Ricketts had to scrape up a lot more than that to buy the Cubs. All $3 million buys you now is a backup infielder. While the franchise isn’t the most valuable in sports, the $845-millon sale price was the largest ever in North America, and it wasn’t easy to get the deal done. Tom has referred to it as “childbirth” more than a few times. Like childbirth, the joy that followed has made the pain a dim memory.
Popular choices to buy the team popped up as soon as the Tribune Co. officially put the Cubs on the market in December 2007. Mark Cuban, the brash billionaire owner of the Dallas Mavericks, immediately became the public’s top pick. John Canning, a Chicago businessman with a connection to Major League Baseball Commissioner Bud Selig, was considered the most likely candidate from the beginning. “We knew we were a dark horse,” Pete said. “We were not the favorite out of the chute.”
No one knew about the Ricketts family until July 2007, when a small news story appeared announcing their interest, and they didn’t know much about their competition. “I really had no idea who was in what group or what groups were applying,” Tom said. “In the end, I didn’t spend much energy trying to find out. It wasn’t about that. We went into it assuming it would be a fair and open bidding process and it really was. One advantage we had as just a family and not a group of businessmen was that it was easier for us than the other groups to stick together and just be patient.”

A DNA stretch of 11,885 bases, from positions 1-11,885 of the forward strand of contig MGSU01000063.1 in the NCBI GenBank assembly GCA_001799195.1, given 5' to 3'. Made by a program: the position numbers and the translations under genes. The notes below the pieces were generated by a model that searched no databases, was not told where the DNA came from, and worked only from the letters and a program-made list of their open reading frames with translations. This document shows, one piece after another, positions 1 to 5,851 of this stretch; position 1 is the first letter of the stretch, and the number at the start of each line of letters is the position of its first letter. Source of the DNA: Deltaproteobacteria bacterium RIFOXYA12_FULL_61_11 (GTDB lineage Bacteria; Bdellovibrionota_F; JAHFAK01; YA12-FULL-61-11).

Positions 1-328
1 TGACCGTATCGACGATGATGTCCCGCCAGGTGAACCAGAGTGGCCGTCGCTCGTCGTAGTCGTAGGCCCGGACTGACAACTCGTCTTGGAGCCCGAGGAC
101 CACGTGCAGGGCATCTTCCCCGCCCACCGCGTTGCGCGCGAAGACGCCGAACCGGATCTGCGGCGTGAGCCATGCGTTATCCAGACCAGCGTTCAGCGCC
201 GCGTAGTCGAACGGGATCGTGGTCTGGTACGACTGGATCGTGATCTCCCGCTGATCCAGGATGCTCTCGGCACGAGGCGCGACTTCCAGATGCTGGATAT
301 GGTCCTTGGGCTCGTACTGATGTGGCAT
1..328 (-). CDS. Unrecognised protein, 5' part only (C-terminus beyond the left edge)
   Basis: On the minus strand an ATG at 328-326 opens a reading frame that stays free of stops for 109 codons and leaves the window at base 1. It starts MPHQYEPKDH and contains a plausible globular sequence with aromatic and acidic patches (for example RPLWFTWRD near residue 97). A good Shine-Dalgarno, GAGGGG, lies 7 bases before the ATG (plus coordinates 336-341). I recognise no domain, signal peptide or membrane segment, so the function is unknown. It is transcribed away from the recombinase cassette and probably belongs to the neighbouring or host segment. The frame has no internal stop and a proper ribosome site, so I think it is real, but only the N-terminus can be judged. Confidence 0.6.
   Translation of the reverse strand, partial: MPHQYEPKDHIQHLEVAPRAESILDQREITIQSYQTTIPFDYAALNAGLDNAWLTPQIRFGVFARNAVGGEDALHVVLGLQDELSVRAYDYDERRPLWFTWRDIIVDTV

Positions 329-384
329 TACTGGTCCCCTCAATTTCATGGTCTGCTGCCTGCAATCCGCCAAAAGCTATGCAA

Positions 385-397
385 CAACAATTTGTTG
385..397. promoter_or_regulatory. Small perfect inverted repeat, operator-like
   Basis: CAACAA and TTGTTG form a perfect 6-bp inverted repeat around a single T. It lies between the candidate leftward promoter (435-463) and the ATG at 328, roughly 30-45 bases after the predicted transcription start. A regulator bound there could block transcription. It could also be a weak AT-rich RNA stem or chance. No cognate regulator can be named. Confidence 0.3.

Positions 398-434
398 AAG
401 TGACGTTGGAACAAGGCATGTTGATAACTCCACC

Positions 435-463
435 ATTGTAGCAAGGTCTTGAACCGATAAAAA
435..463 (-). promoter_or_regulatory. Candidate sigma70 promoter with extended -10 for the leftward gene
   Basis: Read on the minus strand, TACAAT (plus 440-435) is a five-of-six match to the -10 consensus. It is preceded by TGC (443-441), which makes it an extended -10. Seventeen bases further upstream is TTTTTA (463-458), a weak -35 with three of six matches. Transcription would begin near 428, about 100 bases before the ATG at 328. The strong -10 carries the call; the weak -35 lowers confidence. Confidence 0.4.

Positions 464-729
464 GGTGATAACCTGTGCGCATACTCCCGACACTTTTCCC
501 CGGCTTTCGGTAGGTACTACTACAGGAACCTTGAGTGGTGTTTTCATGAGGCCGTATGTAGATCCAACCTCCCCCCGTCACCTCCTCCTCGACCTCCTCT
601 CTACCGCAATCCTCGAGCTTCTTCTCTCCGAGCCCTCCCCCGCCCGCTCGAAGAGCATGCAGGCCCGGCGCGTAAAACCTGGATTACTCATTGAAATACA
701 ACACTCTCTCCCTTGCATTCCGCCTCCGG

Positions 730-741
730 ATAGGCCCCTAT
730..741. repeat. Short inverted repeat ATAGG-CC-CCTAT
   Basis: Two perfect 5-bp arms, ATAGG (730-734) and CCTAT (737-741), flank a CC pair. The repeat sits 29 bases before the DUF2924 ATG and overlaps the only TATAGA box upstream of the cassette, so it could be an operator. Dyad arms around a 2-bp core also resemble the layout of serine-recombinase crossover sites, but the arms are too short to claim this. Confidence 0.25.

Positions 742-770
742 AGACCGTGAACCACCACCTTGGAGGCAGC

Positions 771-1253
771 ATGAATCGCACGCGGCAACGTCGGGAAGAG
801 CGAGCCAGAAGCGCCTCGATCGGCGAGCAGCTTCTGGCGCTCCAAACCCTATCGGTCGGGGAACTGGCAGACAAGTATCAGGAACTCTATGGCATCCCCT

Ricketts had a dream team of advisers. Six months before the team was for sale Ricketts had hired Sal Galatioto from Galatioto Sports Partners, one of the industry’s premier dealmakers. This spring, Galatioto was working on a few others, including the sales of the Golden State Warriors and the Texas Rangers. He was approached by several groups bidding for the Cubs, but chose to work with the Ricketts family. “We wanted to pick the people with the best chance of being successful,” said Galatioto, who liked the family dynamic in the decision-making process. “We thought they were the right people to own the team from the get-go.”